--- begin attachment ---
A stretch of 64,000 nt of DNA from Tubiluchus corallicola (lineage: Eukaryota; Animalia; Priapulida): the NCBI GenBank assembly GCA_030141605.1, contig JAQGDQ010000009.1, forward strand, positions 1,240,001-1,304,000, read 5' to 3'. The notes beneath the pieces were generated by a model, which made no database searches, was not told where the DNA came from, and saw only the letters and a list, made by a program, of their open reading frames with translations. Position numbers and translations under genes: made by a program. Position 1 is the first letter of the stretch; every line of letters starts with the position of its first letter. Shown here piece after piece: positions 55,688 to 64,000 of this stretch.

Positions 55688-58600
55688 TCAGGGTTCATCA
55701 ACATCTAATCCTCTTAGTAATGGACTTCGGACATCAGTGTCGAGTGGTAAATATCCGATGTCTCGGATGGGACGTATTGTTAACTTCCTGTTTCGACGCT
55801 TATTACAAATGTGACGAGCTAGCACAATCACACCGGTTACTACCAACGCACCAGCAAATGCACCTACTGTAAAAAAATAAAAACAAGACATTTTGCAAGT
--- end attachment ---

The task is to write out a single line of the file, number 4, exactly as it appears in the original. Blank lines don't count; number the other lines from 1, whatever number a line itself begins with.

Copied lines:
55701 ACATCTAATCCTCTTAGTAATGGACTTCGGACATCAGTGTCGAGTGGTAAATATCCGATGTCTCGGATGGGACGTATTGTTAACTTCCTGTTTCGACGCT